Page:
Following a battle with trench fever, William De Morgan passed away on 15th January 1917. The tragedy of his illness and death was perhaps worsened for his wife Evelyn for the injustice of it. William had never served in the army, but contracted the illness from those who had returned from the trenches, passed onto him. A likely candidate for passing on the disease was the Hon. Maurice Baring, novelist and journalist, and member of the aristocratic banking family, who was known to William and had visited the De Morgans on Boxing Day. Although he was in the military, Baring never served in the trenches and never suffered from this illness, meaning that it was probably passed on by the lice which carry it.
During his last year, William was working on the manuscript of his next novel, but as the war went on, he found it harder to concentrate on his writing. The Old Mad House was left unfinished when he died; using his notes and their discussions about the book, Evelyn went on to finish and publish the novel.
William’s funeral service was held at Chelsea Old Church on 23 January 1917. Among the mourners were the children and grandchildren of Burne-Jones, and the children of William Morris. He was then buried at Brookwood Cemetery near Woking. It was then a lovely, tranquil spot overlooking unspoilt moorland.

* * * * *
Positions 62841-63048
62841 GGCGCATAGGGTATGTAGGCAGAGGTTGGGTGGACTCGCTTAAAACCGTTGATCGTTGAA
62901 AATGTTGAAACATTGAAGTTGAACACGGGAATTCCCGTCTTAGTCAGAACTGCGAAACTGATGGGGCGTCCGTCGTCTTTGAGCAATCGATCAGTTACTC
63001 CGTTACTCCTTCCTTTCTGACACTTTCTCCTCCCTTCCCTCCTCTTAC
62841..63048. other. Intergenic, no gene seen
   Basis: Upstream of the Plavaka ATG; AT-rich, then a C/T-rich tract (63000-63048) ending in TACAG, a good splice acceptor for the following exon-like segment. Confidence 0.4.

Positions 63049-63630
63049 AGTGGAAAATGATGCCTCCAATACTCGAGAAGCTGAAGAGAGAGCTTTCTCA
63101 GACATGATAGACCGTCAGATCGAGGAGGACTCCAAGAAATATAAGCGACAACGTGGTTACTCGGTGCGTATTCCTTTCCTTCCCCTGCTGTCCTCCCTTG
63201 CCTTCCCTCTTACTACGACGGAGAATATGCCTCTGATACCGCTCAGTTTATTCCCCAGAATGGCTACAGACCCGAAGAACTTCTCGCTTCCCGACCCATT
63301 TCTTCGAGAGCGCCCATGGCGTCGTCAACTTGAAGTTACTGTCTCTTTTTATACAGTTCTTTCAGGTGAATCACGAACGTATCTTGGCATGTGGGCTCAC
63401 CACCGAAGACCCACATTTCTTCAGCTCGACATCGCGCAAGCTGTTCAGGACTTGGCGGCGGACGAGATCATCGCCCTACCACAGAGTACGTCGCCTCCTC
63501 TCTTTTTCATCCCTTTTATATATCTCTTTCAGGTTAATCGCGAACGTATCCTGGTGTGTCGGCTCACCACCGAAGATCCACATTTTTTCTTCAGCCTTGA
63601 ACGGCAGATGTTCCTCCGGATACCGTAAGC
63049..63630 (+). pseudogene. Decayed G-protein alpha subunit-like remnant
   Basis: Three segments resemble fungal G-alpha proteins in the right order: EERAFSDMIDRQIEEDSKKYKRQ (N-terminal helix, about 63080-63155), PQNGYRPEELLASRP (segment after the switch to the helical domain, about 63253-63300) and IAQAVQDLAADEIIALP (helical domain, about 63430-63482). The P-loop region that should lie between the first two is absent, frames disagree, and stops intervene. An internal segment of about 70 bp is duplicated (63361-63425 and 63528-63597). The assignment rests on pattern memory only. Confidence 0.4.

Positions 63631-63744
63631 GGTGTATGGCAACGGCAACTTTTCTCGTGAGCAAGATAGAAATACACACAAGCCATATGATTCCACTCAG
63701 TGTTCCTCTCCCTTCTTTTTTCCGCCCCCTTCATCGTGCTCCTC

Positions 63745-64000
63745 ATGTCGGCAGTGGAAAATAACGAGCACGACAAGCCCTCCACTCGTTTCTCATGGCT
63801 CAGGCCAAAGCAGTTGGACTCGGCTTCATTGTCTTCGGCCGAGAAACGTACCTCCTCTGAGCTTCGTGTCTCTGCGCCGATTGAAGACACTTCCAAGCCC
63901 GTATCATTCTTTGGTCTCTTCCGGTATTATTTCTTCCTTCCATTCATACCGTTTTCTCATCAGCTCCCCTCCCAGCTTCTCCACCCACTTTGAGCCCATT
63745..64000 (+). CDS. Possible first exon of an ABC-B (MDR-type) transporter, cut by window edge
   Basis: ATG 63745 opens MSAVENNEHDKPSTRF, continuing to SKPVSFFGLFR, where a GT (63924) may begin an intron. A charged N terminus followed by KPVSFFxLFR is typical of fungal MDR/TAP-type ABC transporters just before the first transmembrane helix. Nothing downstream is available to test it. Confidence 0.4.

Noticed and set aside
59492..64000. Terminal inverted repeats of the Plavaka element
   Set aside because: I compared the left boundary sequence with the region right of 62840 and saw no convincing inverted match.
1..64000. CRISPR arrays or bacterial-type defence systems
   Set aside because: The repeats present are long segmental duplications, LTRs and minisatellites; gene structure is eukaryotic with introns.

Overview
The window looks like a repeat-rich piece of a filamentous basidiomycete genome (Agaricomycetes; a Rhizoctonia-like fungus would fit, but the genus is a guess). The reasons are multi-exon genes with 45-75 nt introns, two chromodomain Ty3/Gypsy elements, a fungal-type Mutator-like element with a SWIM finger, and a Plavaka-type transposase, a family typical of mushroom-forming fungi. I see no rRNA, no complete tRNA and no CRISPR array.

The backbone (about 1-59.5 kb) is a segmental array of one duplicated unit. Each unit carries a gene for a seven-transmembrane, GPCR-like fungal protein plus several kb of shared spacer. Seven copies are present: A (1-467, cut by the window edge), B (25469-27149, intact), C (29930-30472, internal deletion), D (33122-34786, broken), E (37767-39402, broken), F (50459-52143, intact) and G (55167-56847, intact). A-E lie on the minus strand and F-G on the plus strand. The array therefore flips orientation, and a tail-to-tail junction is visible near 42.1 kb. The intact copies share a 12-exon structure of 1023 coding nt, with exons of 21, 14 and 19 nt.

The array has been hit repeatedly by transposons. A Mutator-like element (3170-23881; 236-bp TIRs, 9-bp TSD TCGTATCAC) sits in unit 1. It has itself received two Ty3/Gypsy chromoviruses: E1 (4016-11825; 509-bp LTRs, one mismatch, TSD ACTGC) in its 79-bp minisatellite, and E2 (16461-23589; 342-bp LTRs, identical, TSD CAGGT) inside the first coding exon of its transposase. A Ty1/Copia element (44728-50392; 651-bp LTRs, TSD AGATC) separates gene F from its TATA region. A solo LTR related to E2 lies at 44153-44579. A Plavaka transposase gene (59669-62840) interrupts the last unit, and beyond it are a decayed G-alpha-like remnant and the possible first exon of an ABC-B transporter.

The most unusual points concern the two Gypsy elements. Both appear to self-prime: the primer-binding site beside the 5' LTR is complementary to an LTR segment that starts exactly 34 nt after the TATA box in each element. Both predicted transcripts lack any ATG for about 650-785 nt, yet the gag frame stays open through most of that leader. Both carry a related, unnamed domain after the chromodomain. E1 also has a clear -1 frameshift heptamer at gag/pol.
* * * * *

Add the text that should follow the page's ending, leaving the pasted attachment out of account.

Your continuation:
Evelyn designed and modelled a headstone which was carved under the supervision of Sir George Frampton, one of the leading sculptors of the day.
The memorial features two standing, draped figures, one holding a torch that is being extinguished. In the pediment are two intertwined hearts. The inscription reads;
Sorrow is only of Earth,
The life of the Spirit is Joy
On 11 July 1918 a memorial to William De Morgan was unveiled in Chelsea Old Church. It was designed by his old friend and associate, Mr Halsey Ricardo. Reginald Blunt, another friend and associate, wrote the words:
To the Memory of
WILLIAM FREND DE MORGAN
Artist – Potter – Inventor – Novelist
Born 16th November 1839, Died 15th January 1917
Who did much of his best work in Cheyne Row, The Vale and Church St., Chelsea where he died
Recreating in Ceramic work upon his own vigorous designs the colour of the
Persian & the lustre of the great Umbrian craftsmen.
Enriching literature by his faithful & sympathetic presentment of homely & very
And beloved by all who knew his breadth of intellectual interest, his catholic
sympathy, genial humour & lambent
If you’d like to visit, Brookwood Cemetery, to visit the graves of William and Evelyn and members of the Stirling, Spencer Stanhope and Pickering families, they are in plot 24. Brookwood is just a short drive from the Watts Gallery in Guildford where the De Morgan Collection is on display in the aptly named exhibition “Decoration or Devotion?”